Video via warnermusicjapan on Youtube.

Rough translation from hallyu8.com:
20 20 20 20
I’m I’m 20 years old furisode~tion
I’m just 20 20 20 years old
Isn’t that right? I’m 20 years old furisode~tion

Hello, this kind of anniversary
I’m able to say “thank you” from my heart
Usually it’s embarrassing, but
It’s a once in a life time special day

Chocolate’s bitter parts
Are you an adult? Are you a child?
Because I want to have dreams forever
Go along with this rhythm

20 20 20 20
I’m I’m 20 years old furisode~tion
I’m just 20 20 20 years old
Isn’t that right? I’m 20 years old furisode~tion

What am I going as far as saying “thank you” for?
I had various experiences
It’ll be good if this year is like that too
I won’t forget this excitement

To you who is always falling in love
Like the sour filling inside a shortcake
Let’s turn off the lights and light candles

20 20 20 20
I’m I’m 20 years old furisode~tion
I’m just 20 20 20 years old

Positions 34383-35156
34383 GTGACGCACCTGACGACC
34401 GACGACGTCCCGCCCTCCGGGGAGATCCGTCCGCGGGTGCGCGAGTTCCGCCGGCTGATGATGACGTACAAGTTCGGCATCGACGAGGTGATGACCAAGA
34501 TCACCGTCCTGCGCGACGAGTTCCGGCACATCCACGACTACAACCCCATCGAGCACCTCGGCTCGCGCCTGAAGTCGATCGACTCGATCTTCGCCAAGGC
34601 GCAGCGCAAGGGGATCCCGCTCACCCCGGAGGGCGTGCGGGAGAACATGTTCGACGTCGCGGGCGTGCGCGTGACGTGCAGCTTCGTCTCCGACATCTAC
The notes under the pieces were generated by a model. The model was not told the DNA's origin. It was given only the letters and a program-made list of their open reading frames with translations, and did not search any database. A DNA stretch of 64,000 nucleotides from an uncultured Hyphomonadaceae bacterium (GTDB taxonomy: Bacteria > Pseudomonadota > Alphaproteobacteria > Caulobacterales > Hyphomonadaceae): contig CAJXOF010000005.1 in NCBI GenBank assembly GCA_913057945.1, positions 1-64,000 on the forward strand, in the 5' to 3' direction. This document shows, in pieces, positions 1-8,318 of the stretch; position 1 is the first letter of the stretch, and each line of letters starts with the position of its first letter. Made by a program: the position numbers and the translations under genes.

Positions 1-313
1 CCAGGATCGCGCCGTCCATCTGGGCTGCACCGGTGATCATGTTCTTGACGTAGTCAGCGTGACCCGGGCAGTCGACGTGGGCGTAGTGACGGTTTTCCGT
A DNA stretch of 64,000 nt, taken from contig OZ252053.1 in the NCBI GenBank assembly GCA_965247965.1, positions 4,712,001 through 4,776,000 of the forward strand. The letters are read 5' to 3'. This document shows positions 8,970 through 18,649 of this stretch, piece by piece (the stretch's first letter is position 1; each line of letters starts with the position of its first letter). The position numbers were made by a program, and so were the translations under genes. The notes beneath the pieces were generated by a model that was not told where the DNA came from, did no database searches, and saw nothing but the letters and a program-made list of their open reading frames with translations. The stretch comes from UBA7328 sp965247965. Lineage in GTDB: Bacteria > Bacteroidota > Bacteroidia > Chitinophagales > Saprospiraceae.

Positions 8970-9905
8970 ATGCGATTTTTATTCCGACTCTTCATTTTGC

Isn’t that right? I’m 20 years old frisked~tion

When I become an adult, will I be happy?
When I become an adult, will I be sad?
What will I do? What will I be able to do?
Will I be unable to do more than now?

20 20 20 20
I’m I’m 20 years old furisode~tion
I’m just 20 20 20 years old
Isn’t that right? I’m 20 years old furisode~tion
Furisode~tion
Furisode~tion

We’ve featured Kyary before here.

In Memoriam: Taffety Punk’s Interpretation of Sylvia Plath’s Tulips

© Tim Green with CCLicense

© Tim Green with CCLicense

Fifty years ago today, a brilliant young poet sealed her kitchen off from her sleeping children with towels, placed her head in the oven and turned on the gas. Unable to reconcile the red passion of her existence with the blue of her depression, Sylvia Plath took her life before her thirty-first birthday. Today she remains an enigma that continues to dialogue with us about creativity, feminism, and depression.

This is a lovely, touching choreographed performance of Tulips from Plath’s famous collection, Ariel, by Taffety Punk Theatre Company in Washington, DC.

Rest in Peace, Sylvia.

Directed by Joel David Santner, Concept & Narration by Lise Bruneau, Choreography & Performance by Erin F. Mitchell, Narration Recorded by Paul Boehmer, Music & Sound by Marcus Kyd. TPUNK004

Video via taffetypunk on Youtube.

For more on Sylvia Plath:

What you Don’t Know About Sylvia Plath [Photos] (Huffington Post)

50 Years after Her Death (Boston Globe)